While it is accepted that Tanzania needs a greatly improved electricity network and that the burgeoning metropolis of Dar es Salaam has outgrown its current clean water provision, opponents of the scheme are concerned by the environmental impact of the project, which will see a large area of the most photogenic section of the Selous Game Reserve flooded, the unlikelihood of completing the project to budget and the ongoing cost of maintenance.

Perhaps what all these large-scale projects boil down to when balancing need with impact is trust. Trust in knowledge, trust in capability, trust in capacity and trust in intention. But trust is what seems to be lacking. And now for the uranium processing project in the Selous….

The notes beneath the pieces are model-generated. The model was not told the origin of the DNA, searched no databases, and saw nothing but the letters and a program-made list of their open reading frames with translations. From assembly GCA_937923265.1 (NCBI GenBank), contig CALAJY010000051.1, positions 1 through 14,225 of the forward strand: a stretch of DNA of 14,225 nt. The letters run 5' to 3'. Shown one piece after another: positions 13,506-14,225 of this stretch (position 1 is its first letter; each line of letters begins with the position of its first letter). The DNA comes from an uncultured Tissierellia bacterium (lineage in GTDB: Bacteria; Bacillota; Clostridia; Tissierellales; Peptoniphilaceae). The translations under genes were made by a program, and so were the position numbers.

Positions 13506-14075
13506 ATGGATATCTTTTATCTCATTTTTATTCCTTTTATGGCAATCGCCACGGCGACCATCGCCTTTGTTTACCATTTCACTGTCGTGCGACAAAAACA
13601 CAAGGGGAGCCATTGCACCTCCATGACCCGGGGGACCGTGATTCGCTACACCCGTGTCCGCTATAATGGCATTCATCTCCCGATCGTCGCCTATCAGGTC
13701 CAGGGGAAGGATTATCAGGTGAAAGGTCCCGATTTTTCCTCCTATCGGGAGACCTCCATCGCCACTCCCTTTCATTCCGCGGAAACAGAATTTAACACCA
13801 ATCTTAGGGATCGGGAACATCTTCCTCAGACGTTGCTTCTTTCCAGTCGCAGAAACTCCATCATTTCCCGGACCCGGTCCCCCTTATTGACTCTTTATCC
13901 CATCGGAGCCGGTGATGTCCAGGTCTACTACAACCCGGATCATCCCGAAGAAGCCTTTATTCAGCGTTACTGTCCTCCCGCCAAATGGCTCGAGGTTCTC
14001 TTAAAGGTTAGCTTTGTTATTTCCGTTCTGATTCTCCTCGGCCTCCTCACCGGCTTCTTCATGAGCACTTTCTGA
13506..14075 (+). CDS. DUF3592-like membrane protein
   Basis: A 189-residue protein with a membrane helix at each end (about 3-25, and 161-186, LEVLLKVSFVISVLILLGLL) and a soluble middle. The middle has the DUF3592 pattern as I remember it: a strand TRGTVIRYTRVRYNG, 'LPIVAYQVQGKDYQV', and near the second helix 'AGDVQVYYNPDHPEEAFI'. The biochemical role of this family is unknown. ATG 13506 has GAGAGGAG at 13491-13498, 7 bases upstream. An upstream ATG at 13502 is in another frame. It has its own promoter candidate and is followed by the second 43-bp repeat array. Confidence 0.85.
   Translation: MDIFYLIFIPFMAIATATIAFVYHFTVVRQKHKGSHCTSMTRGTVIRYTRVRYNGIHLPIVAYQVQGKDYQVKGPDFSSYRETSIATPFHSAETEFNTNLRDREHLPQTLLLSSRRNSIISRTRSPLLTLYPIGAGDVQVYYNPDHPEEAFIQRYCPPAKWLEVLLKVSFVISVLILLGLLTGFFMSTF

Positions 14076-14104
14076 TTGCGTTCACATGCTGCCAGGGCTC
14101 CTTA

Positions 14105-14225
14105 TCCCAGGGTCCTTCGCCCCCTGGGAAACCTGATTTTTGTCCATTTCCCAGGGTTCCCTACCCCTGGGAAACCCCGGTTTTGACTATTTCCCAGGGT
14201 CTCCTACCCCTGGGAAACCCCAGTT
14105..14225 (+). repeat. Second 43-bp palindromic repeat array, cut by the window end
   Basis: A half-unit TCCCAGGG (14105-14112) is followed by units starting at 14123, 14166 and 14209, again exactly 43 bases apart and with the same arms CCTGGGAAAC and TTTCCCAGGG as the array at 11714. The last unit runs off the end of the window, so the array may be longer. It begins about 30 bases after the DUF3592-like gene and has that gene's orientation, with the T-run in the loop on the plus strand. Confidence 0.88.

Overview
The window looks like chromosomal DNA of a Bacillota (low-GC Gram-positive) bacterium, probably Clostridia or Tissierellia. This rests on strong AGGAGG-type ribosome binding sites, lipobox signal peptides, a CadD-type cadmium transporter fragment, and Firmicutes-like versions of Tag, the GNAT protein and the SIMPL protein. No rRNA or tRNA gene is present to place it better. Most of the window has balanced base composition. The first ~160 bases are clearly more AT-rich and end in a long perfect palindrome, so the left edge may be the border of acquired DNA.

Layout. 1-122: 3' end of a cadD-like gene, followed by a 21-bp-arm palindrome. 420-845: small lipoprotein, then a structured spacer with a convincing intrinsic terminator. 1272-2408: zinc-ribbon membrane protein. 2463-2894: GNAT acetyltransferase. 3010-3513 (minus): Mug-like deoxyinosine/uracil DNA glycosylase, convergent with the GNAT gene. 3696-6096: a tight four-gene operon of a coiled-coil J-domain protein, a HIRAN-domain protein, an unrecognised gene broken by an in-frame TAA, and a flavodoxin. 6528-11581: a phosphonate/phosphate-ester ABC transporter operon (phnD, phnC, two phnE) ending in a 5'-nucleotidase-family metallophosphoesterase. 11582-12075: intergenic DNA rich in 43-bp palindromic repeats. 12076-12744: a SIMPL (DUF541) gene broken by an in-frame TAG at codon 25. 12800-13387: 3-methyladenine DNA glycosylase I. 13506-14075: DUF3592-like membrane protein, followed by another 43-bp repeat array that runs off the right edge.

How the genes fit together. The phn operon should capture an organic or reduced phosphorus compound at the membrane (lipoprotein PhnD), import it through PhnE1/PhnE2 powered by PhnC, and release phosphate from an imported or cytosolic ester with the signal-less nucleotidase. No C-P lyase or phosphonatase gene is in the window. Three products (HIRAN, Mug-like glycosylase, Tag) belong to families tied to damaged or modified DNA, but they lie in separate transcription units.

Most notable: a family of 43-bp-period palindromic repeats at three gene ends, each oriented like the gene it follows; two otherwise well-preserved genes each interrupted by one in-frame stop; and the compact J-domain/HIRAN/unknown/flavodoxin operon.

And finally….
On 24 May Apolinari Tairo reported on ETN Tanzania that despite recent predictions that Kilimanjaro’s glaciers may disappear between 2018 and 2020, recent aerial surveys had in fact revealed an increase in snow accumulation on the mountain. Predictably this provoked an online storm, with global warming advocates lining up to shake their keyboards at the nay sayers. Kilimanjaro Area Governor Gama seemed to get it right when he warned that whatever the case with the white and cold stuff, it was still of the utmost importance to check environmental degradation, such as the illegal timber felling and extraction being inflicted on the lower slopes of the mountain.

Anyway, I’ll be balancing on the top of Uhuru come October, so I’ll let you know.